|The business of art lies just in this--to make that understood and felt which, in the form of an argument, might be incomprehensible and inaccessible. - Leo Tolstoy|
RFE/RL NEWSLINE Vol. 2, No. 173 Part I, 8 September 1998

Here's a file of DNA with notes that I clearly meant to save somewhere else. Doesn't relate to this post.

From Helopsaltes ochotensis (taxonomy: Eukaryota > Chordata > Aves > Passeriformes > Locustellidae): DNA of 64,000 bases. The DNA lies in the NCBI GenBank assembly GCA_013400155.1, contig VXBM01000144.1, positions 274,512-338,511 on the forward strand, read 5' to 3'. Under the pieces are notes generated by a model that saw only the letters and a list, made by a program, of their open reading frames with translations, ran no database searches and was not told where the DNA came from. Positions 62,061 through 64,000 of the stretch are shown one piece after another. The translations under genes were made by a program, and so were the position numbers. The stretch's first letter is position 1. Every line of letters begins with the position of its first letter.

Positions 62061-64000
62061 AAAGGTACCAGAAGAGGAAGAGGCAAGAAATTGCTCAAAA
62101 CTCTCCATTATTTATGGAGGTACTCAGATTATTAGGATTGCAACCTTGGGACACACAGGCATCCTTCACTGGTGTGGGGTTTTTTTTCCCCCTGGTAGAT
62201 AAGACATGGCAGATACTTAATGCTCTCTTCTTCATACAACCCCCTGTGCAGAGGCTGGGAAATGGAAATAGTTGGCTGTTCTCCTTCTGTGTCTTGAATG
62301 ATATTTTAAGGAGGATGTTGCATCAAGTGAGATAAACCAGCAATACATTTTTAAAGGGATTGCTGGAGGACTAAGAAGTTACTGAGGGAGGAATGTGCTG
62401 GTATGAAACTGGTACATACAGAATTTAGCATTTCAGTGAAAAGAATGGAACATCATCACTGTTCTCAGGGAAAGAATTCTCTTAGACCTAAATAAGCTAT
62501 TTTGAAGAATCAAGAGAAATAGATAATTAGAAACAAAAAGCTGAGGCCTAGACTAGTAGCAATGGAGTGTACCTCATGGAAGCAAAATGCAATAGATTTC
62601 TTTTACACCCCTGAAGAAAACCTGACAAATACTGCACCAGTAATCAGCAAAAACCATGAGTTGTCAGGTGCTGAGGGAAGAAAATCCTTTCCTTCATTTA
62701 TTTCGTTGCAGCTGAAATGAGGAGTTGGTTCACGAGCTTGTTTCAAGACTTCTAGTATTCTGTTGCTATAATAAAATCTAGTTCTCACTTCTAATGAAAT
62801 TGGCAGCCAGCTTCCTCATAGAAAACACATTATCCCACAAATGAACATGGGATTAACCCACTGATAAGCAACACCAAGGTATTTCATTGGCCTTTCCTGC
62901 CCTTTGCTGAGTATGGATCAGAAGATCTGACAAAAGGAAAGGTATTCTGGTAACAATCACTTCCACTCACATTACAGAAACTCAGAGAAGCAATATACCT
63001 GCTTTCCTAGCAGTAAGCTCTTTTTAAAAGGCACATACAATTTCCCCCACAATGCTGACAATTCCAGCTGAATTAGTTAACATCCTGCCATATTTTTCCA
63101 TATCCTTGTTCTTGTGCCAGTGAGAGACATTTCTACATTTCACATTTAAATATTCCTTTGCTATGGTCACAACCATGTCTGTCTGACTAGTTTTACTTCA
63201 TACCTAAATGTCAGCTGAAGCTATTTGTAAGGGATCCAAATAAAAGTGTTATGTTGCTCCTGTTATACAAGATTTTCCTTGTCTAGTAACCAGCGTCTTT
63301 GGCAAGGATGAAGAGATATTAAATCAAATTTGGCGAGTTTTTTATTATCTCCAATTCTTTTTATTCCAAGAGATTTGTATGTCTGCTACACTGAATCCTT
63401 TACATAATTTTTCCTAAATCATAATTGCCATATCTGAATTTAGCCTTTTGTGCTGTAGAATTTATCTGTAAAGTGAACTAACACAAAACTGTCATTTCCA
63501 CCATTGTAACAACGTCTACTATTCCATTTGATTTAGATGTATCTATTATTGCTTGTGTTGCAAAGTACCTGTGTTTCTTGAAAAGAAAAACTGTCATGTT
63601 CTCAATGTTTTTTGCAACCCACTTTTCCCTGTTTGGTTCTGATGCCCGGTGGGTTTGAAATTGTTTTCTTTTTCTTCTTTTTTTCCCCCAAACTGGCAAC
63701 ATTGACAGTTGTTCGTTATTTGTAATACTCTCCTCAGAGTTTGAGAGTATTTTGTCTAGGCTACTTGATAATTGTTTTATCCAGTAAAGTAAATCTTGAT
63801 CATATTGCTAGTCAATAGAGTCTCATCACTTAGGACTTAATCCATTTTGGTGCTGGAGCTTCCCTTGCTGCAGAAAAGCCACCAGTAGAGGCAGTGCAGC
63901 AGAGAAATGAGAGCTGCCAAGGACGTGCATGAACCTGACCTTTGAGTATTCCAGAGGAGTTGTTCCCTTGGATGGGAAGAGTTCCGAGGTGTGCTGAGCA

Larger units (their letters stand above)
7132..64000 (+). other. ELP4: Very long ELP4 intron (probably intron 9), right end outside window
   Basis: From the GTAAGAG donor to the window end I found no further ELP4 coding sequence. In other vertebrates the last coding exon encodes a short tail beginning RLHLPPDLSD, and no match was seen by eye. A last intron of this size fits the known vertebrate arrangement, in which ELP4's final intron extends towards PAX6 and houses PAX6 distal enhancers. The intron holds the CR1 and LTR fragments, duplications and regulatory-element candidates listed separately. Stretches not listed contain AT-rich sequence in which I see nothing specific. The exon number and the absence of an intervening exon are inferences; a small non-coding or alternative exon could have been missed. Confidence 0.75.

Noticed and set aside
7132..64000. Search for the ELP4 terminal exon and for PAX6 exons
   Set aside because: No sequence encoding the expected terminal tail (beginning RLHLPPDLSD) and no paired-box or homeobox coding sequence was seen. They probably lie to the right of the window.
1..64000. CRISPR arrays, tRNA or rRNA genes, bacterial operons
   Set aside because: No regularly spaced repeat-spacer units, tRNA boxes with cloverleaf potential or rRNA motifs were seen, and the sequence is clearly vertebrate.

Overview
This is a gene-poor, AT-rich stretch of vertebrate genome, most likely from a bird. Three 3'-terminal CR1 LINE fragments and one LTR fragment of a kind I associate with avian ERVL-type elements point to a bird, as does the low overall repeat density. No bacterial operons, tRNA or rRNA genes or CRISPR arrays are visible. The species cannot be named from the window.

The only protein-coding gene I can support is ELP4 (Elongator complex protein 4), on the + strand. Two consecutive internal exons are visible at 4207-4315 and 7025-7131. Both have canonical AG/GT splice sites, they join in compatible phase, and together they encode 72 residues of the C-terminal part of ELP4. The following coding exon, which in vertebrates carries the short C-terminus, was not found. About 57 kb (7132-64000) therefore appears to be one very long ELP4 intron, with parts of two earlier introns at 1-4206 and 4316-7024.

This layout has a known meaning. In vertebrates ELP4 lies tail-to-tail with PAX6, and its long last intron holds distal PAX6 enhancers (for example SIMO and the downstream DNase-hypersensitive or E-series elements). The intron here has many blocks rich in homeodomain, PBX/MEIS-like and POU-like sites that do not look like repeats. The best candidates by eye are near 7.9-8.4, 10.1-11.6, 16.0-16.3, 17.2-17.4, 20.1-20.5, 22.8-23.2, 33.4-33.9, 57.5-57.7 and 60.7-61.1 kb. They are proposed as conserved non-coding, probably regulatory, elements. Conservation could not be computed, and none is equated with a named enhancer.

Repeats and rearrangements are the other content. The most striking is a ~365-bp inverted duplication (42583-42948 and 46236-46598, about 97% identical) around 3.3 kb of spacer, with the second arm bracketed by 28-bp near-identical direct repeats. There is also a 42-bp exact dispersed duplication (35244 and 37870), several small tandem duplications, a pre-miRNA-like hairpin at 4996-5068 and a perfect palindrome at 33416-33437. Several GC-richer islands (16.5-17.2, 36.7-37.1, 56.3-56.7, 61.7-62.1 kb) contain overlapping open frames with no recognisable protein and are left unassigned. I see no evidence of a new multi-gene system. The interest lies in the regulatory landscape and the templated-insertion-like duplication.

__________________________________________________________ RFE/RL NEWSLINE Vol. 2, No. 173 Part I, 8 September 1998 A daily report of developments in Eastern and Southeastern Europe, Russia, the Caucasus and Central Asia prepared by the staff of Radio Free Europe/Radio Liberty. This is Part I, a compilation of news concerning Russia, Transcaucasia and Central Asia. Part II covers Central, Eastern, and Southeastern Europe and is distributed simultaneously as a second document. Back issues of RFE/RL Newsline and the OMRI Daily Digest are online at RFE/RL's Web site: http://www.rferl.org/newsline xxxxxxxxxxxxxxxxxxxxxxxxxxxxxxxxxxxxxxxxxxxxxxxxxxxxxxxx Headlines, Part I * YELTSIN CONSIDERING NEW CANDIDATE FOR PREMIER? * BURYATIA, KALININGRAD DECLARE STATE OF EMERGENCY * TRACECA CONFERENCE PARTICIPANTS CONVERGE ON BAKU END NOTE: DUMA REJECTS CHERNOMYRDIN IN SECOND VOTE xxxxxxxxxxxxxxxxxxxxxxxxxxxxxxxxxxxxxxxxxxxxxxxxxxxxxxx RUSSIA YELTSIN CONSIDERING NEW CANDIDATE FOR PREMIER? President Boris Yeltsin on 8 September delayed announcing his candidate for the third vote on the premiership, feeding speculation that he will nominate a new candidate. Observers told RFE/RL's Moscow bureau that Moscow Mayor Yurii Luzhkov, who has repeatedly denied having presidential ambitions, will accept the nomination to the post of prime minister only if he obtains the guarantee that Yeltsin will step down. The mayor's press service denied in a statement that Luzhkov and his supporters are trying to promote his candidacy for the post of prime minister and at the same time stipulating that he be allowed to keep his job as mayor. Communist Party leader Gennadii Zyuganov told reporters on 8 September that Luzhkov is one of the few candidates for the post of prime minister who can work successfully to overcome the economic crisis. JAC BURYATIA, KALININGRAD DECLARE STATE OF EMERGENCY. Leonid Gorbenko, governor of Kaliningrad Oblast, and Leonid Potapov, president of Buryatia, both declared a state of emergency on 8 September, Russian agencies reported. Gorbenko attributed the declaration to the worsening "socio-economic crisis" and assumed "entire responsibility for political and economic decisions." In Buryatia, the government has said it finds it impossible to meet its current financial obligations. The acting head of the presidential administration, Igor Shabdurasulov, told reporters that the imposition of a state of emergency in Russia's regions is the prerogative only of the president of the federation. JAC ROUNDTABLE YIELDS NO COMPROMISE. At a roundtable meeting of the government and legislature on 7 September, President Yeltsin agreed to extend new powers to the Duma. Yeltsin also proposed giving the government of acting Prime Minister Viktor Chernomyrdin a probation period of six to eight months, according to Interfax. The Duma, however, remained firm in its opposition to Chernomyrdin, voting later the same day against his confirmation by 273 to 138 with one abstention. According to Interfax, Chernomyrdin received 44 more votes than during the first round of voting on his candidacy (see also "End Note" below). JAC GOVERNMENT LEADERS INITIAL TREATY. Yeltsin, Chernomyrdin, Federation Council Chairman Yegor Stroev, and Duma Chairman Gennadii Seleznev initialed a "political truce" that will remain in effect until the end of 1999, ITAR-TASS reported on 7 September. Under that accord, the president will consult with the Duma before either appointing or dismissing a member of the cabinet. The president will also "refrain from adopting decisions on the removal of the government of the Russian Federation." For its part, the Duma will refrain from putting forward motions of no confidence in the government and review "in the first instance" the executive's legislative proposals to overcome the economic crisis. Legislation amending the constitution to redistribute power between the legislative and executive branches will be put forward within one month of the accord's signing. JAC YABLOKO PROPOSES PRIMAKOV. Yabloko on 7 September proposed acting Foreign Minister Yevgenii Primakov for the position of prime minister. According to Yabloko leader Grigorii Yavlinskii, Primakov is a "compromise" choice who "would not have to be sacked in three months," according to ITAR-TASS. He is also an ideal candidate because he does not belong to a political party, has sufficient political authority, and lacks any desire to run for president, Yavlinksii commented. Earlier Yabloko had proposed a "political" candidate for the position of prime minister. According to "Die Welt" on 4 September, Primakov believes that Russia has slid back to where it stood under the Kerensky government in 1917, because it has lost influence in world affairs and has allowed the Commonwealth of Independent States to start "melting away." On 8 September, Primakov said that he is quite satisfied with his current position. JAC KOBZON PROPOSES GREATER BURYATIA. "Nezavisimaya Gazeta- Regiony" reported that State Duma deputy and popular singer Iosif Kobzon will propose legislation on the "political rehabilitation and establishment of the territory of the entire Buryat people." The legislation would unite Buryatia with two autonomous national okrugs, Ust-Ordynskii (Irkutsk Oblast) and Aginskoye (Chita Oblast). "Nezavisimaya Gazeta-Regiony" argued that each time the idea of a greater Buryatia resurfaces, a concrete political event has triggered it. This time, the newspaper suggested, it is the proposed gas pipeline to China that would run through Buryatia. And another looming political development is the 2002 presidential elections for the republic, in which the incumbent, Leonid Potapov, is ineligible to run. JAC NEW LABOR ACTIONS UNLEASHED. Workers in the nuclear industry staged a warning strike on 7 September to protest unpaid wages, according to ITAR-TASS. AFP reported that around 200 representatives of nuclear facilities from Yekaterinburg, Arzamas, and Chelyabinsk will demonstrate outside the Ministry of Atomic Energy in Moscow on 8 September. Meanwhile, teachers' strikes on Makarov and Tomari on Sakhalin Island continued into their second week, while miners' strikes in the Vorkuta region spread to another mine. On 8 September, 36 workers in a Vladivostok heat and energy plant joined 11 colleagues who have been on a hunger strike for four days over wage arrears dating back six months. JAC OLD, POOR, YOUNG SUFFER FOOD SHORTAGES. Murmansk Governor Yurii Yevdokimov on 7 September requested food assistance from Finland, citing reduced shipments of food to the region from central Russia. In particular, nurseries, kindergartens, hospitals, and nursing homes are in need of basic commodities such as meat, sugar, salt, and cooking oil. Meanwhile, in Moscow the legal monthly minimum wage of 83.49 rubles ($4.17) barely buys one liter of vegetable oil, two cans of meat, and one loaf of bread, according to Interfax. Prices for imported foodstuffs have risen 100-500 percent at wholesale food markets in Moscow from their pre-crisis level, while bread and milk prices remain steady in most retail shops. JAC COURT ANNULS INKOMBANK TAKEOVER. A Moscow district court on 8 September declared void an order by the Central Bank assuming temporary administration of Inkombank, one of Russia's five largest banks in terms of assets, Bloomberg reported. The same day, "Izvestiya" suggested that Central Bank chose to take over SBS-Agro and later Inkombank because it had provided both institutions with special credits of $100 million and wanted to make sure that sum was spent on sorting out "interbank" payments rather than speculating against the ruble. According to "Trud," Vladimir Vinogradov, president of Inkombank, agrees with the Central Bank officials that a restructuring of the banking system is needed but that all the population's wages and deposits should not be concentrated under the management of Sberbank. Such a policy is "not in the interest of the banking system of Russia and returns it to its state that existed 10 years ago." JAC RENOWNED JURIST AMETISTOV DEAD. Ernest Ametistov, a member of the Russian Constitutional Court, died of cancer at the age of 64 on 7 September. Ametistov advocated streamlining and liberalizing Russia's legal system. In 1993, Ametistov participated in the Constitutional Assembly when it drew up the Russian Constitution. The same year, Ametistov supported Yeltsin, when most court judges sided with the parliament in its rebellion against the president. In an 8 August 1996 commentary published in "Izvestiya," the judge called for the Justice Ministry to take steps against the Communist Party, since it was not a "civilized opposition." He also called for a cadre policy to replace corrupt local bureaucrats and "red directors," whom he blamed for the problem of wage arrears. He also wanted "totalitarian symbols" from city streets and enterprises removed. JAC YELTSIN POSTPONES VISIT TO KAZAKHSTAN. Yeltsin has postponed his visit to Kazakhstan scheduled for 8 September, during which he was to have met with Kazakh President Nursultan Nazarbayev and to sign several bilateral agreements. Yeltsin had announced earlier that he would shorten the length of his visit, but on 7 September he telephoned with Nazarbayev to say the political situation in Russia demanded the presence of the Russian president in the country. Yeltsin had canceled a scheduled visit in July, saying that Russia's financial crisis prevented him from making the trip. Also canceled is the meeting of the presidents from the CIS Customs Union, who were scheduled to meet in Kazakhstan after Yeltsin's talks with Nazarbayev. Yeltsin now plans to visit Kazakhstan on 12-13 October. BP CHECHEN PRESIDENT SUPPORTS CHERNOMYRDIN... In a 7 September statement, Aslan Maskhadov expressed the hope that the Duma would confirm Chernomyrdin as Russian premier, Russian agencies reported. Maskhadov characterized Chernomyrdin as "the most acceptable" candidate for that post in light of his "rich experience," which Maskhadov considered would help stabilize the situation on Russia's financial markets. In an interview with Interfax on 7 September, former acting Chechen Prime Minister Shamil Basaev said that the impact on Chechnya of the Russian financial crisis is comparable to the aftermath of the 1994-1996 war. He said that in theory, Chechnya should leave the ruble zone, as it is inappropriate that a foreign currency should be in circulation in a state that aspires to be recognized as independent. He added, however, that Chechnya would not do so in order "not to irritate Russia." Basaev also accused Maskhadov of making unwarranted concessions to Moscow. LF ...APOLOGIZES TO TBILISI OVER ABKHAZIA. Maskhadov has formally apologized to the Georgia for the participation of Chechen troops in the 1992-1993 war in Abkhazia, Caucasus Press reported on 7 September. Maskhadov told a Georgian delegation that was in Grozny for the 6 September celebrations marking the seventh anniversary of Chechnya's declaration of independence that Chechnya's support of Abkhazia was "a tragic mistake." LF TRANSCAUCASUS AND CENTRAL ASIA TRACECA CONFERENCE PARTICIPANTS CONVERGE ON BAKU. The presidents of Turkey, Romania, Bulgaria, Ukraine, Georgia, Moldova, Uzbekistan, and Kyrgyzstan arrived in Baku on 7 September to attend an EU-sponsored conference that will discuss the creation of a road, rail, and ferry network linking Central Asia and Europe via the Transcaucasus. Representatives from a total of 38 countries and 16 international organizations are attending. The Russian delegation is headed by CIS Executive Secretary Boris Berezovskii. Iran is represented by a deputy transport minister. Earlier, Iranian President Mohammad Khatami had said he would attend the meeting, according to Turan. LF AZERBAIJANI PRESIDENT HOPES FOR PEACE WITH ARMENIA. Welcoming fellow presidents at Baku airport, Azerbaijan's Heidar Aliev said the aim of the conference is to ensure peace, stability, and mutual understanding between the states of the region. He stressed that Armenia "has the right" to participate in the TRACECA project. Aliev added that it is time for Azerbaijan and Armenia to "move from an atmosphere of hostility to one of mutual trust," adding that without such an atmosphere, it will be impossible to restore peace, according to Interfax. An Armenian delegation headed by Prime Minister Armen Darpinian is due in Baku on 8 September, RFE/RL's Yerevan bureau reported. LF AZERBAIJANI OPPOSITION PROTESTS ARMENIAN PARTICIPATION IN TRACECA CONFERENCE. Nine leading opposition parties-- Musavat, the Azerbaijan Popular Front Party, Vahdat, the Liberal Party, the Democratic Party, the People's Democratic Party, Akhrar, Civic Solidarity, and the United Azerbaijan Union--issued a joint statement on 7 September condemning the invitation to Armenia to participate in the TRACECA conference as "a betrayal of national interests" and an insult to the feelings of millions of people, Turan reported. The statement described Armenia as "the main factor hindering economic and cultural cooperation" in the Transcaucasus. And it added that cooperation with Armenia is inadmissible before Armenia withdraws its forces from occupied Azerbaijani territory. LF ARMENIAN PRESIDENT SAYS NEW CONSTITUTION NOT NECESSARY. At a 5 September session of the presidential commission tasked with revising the constitution, Robert Kocharian again rejected the demand by the opposition National Democratic Union that Armenia should have a new constitution rather than amend the existing one, RFE/RL's Yerevan bureau reported. Kocharian reasoned that under present conditions, "it is better to have a bad constitution" than to act too hastily to replace it. He added that the electorate has not voted in favor of a new constitution, since that issue did not figure either in his election program or that of his rival in the runoff poll. Kocharian has advocated amending the constitution to curtail the powers of the president and increase those of the prime minister and the parliament. But he said he will not "impose" such amendments on the commission "no matter how important I consider them to be." LF ETHNIC ARMENIAN FARMERS FACED WITH GEORGIAN BOYCOTT? Local bakeries are refusing to buy high-quality wheat produced in the predominantly Armenian-populated Samtskhe-Djavakheti region of southern Georgia, even for dumping prices, Caucasus Press reported on 4 September. Instead, they are purchasing imported wheat. In related news, Adjar Supreme Council chairman Aslan Abashidze, whose relations with the central Georgian authorities have long been tense, has denied establishing contact with members of the Djavakhk organization, which is demanding autonomous status for Samtskhe-Djavakheti. LF GEORGIAN CURRENCY REGAINS GROUND. The lari was trading at 1.35 to the U.S. dollar on 7 September, after falling to 1.7 in street trading the previous day, AP and Caucasus Press reported. The official exchange rate set by Georgia's Central Bank remained stable at 1.35 to the U.S. dollar after the bank sold $2.9 million on the Tbilisi inter-bank currency exchange, which is three times the normal daily sum. Addressing the Tbilisi city council on 7 September, Mayor Ivane Zodelava said that "unfortunately Georgia cannot keep pace with economic processes and is unable to make the correct economic predictions." Zodelava instructed the heads of Tbilisi's 10 local councils to monitor local markets for the possible influx of cheap imported goods from Russia, which, he said, would harm local producers. LF GEORGIAN BORDER GUARDS DENY EVICTING RUSSIAN COLLEAGUES. In a 7 September statement, the Georgian Border Guard Service denied Russian reports that Georgian border guards stationed at the Black Sea port of Poti had issued an ultimatum the previous day to their Russian counterparts to vacate their barracks immediately, Caucasus Press reported. The statement accused the Russian Federal Border Service of systematically violating a Russian-Georgian agreement on the schedule for Russian border guards in Georgia to hand over their duties to local border officials. LF KAZAKHSTAN TO EXPEL SIX WAHHABIS. Authorities in Kazakhstan are preparing to expel six Pakistani citizens allegedly engaged in spreading Wahhabi propaganda, Interfax reported on 7 September. Acting on a tip-off that the Pakistanis would be at a conference of Muslims in the Jambyl Region, the Kazakh National Security Committee has detained the six. The Kazakh authorities had attempted to expel the Pakistani citizens from the country several months ago when their visas expired, but the six men apparently stayed on illegally. Investigators found Wahhabi literature and audio cassettes reportedly with information on dealing with "infidels" and creating an Islamic state. In late August, Tajikistan expelled four Pakistani citizens who according to the Tajik authorities were distributing extremist Islamic literature in Dushanbe's mosques. BP KAZAKH CITIZENS ARRESTED TRYING TO SELL URANIUM IN TURKEY. Turkish police have taken eight men into custody for attempting to sell uranium, the Anatolia news agency reported on 7 September. The eight men--three from Kazakhstan, one from Azerbaijan, and four from Turkey-- tried to sell 4.5 kilograms of unprocessed uranium and six grams of plutonium to undercover Turkish police officers for $1 million. Turkish authorities are attempting to determine out of which country the uranium was smuggled. According to media reports, it came from somewhere in the CIS. BP END NOTE DUMA REJECTS CHERNOMYRDIN IN SECOND VOTE by Floriana Fossato As the ruble continued its dramatic collapse and panicking Russians were emptying the shelves of most food shops and markets in the capital, the State Duma on 7 September again overwhelmingly rejected the nomination of Prime Minister-designate Viktor Chernomyrdin. Only 138 members of the house voted in favor, while 273 voted against and one abstained. Chernomyrdin needed 226 votes to be approved. The parliament had rejected Chernomyrdin one week earlier. President Boris Yeltsin now can either renominate him or choose another candidate for the third vote, which must take place within a week. Under the constitution, if the Duma rejects the president's candidate in the third vote, the president must dissolve the lower house and call new elections within three months. Chernomyrdin, speaking on NTV the day before the vote, warned that further delay in forming a new government would exacerbate Russia's economic woes to such a degree that extreme nationalist forces might try to take advantage of the turmoil and seize power. Looking worried and confused, Chernomyrdin said that "when the boat is sinking, it is unacceptable to see the officers busy discussing, instead of saving the ship." And he warned that extremists "will not spare anyone. That would be a tragedy and catastrophe for Russia." Just hours before the second vote on Chernomyrdin's candidacy, Yeltsin met with representatives of the legislative and executive branches in a last-hour attempt to convince them of the necessity of confirming Chernomyrdin. He warned that he was ready to name Chernomyrdin as his candidate for the third time, should the second vote also prove negative. Russian news agencies reported that Yeltsin also asked the Duma and regional leaders to give Chernomyrdin a chance to form a government now and to re- examine the issue within six months. Kremlin spokesman Sergei Yastrzhembskii and Communist Party leader Gennadii Zyuganov, who usually take very different stances, both described the negotiations as "extremely tough." Zyuganov added that "it is a dangerous time and we should search for acceptable solutions." At the roundtable meeting, a group of influential regional governors had suggested that Yeltsin nominate Moscow Mayor Yurii Luzhkov for prime minister. Some regional leaders, including Samara Governor Konstantin Titov, said he could see either Luzhkov or Federation Council speaker Yegor Stroev leading Russia out of the political and financial crisis, but not Chernomyrdin. Saratov governor Dmitrii Ayatskov said he favored only Luzhkov. Communist Party leader Zyuganov said his party suggested several candidates for the job: Stroev, Luzhkov, acting Foreign Minister Yevgenii Primakov, former Industry Minister Yurii Maslyukov, former Central Bank chairman Viktor Gerashenko. But it did not propose Chernomyrdin, he stressed. The Communists and their allies control roughly half of the votes in the 450-strong Duma. Yabloko leader Grigorii Yavlinskii also declared his faction's continued strong opposition to Chernomyrdin. Yavlinskii said that Russia " now needs a political prime minister, not an economic one...in order to avoid a permanent political crisis." He said he supported Primakov's candidacy. Before the vote, it was clear that Chernomyrdin had the support only of his Our Home Is Russia (NDR) faction, the ultra- nationalist Liberal Democratic Party of Russia, and some of the Russian Regions factions. But at the very best, that support meant some 120-130 votes in Chernomyrdin's favor. NDR leader Aleksandr Shokhin and LDPR leader Vladimir Zhirinovsky said Chernomyrdin had some chance of being approved "only in case of a secret ballot." In a heated discussion preceding the vote, Zhirinovsky had proposed an open ballot, but 289 deputies voted against the proposal in a first vote and 295 confirmed the decision in a second vote. The Duma's negative disposition was not mitigated by the concessions Yeltsin had made during the roundtable discussions, despite the fact that, as radical Communist such as Aleksei Podberezkin told journalists, Yeltsin had agreed to expand the Duma's powers to select the cabinet and to approve changes in the lineup proposed by the president. For the past two weeks, Russia has had an interim government and Chernomyrdin has been struggling to win confirmation, leaving little time to devote to the economic crisis. On the day of the second vote, the Central Bank canceled hard-currency trading because traders wanted only to buy dollars, not to sell them. Currency exchange booths remained open, and the ruble was quoted at 20 to the U.S. dollar. The ruble was trading at just over six to the dollar when the crisis erupted less than a month ago. The same day, the Interfax news agency reported that people living on the current minimum monthly wage of 83 rubles can afford to buy only 1 liter of vegetable oil, two cans of meat, and one loaf of white bread. Since the crisis began, prices of imported foodstuffs have increased by 100-500 percent, while prices of Russian products have gone up by 50-100 percent. With the ruble continuing its free fall, Central Bank Chairman Sergei Dubinin offered to resign, saying one of the reasons for his decision was the Duma's delay in passing a number of "vitally important" draft laws on banking. Yastrzhembskii said that Yeltsin had been informed of Dubinin's offer and had commented that "such a decision should have been taken earlier." The author is a Moscow-based correspondent for RFE/RL. xxxxxxxxxxxxxxxxxxxxxxxxxxxxxxxxxxxxxxxxxxxxxxxxxxxxxxxx Copyright (c) 1998 RFE/RL, Inc. All rights reserved. xxxxxxxxxxxxxxxxxxxxxxxxxxxxxxxxxxxxxxxxxxxxxxxxxxxxxxxx HOW TO SUBSCRIBE Send an email to firstname.lastname@example.org with the word subscribe as the subject of the message. HOW TO UNSUBSCRIBE Send an email to email@example.com with the word unsubscribe as the subject of the message. 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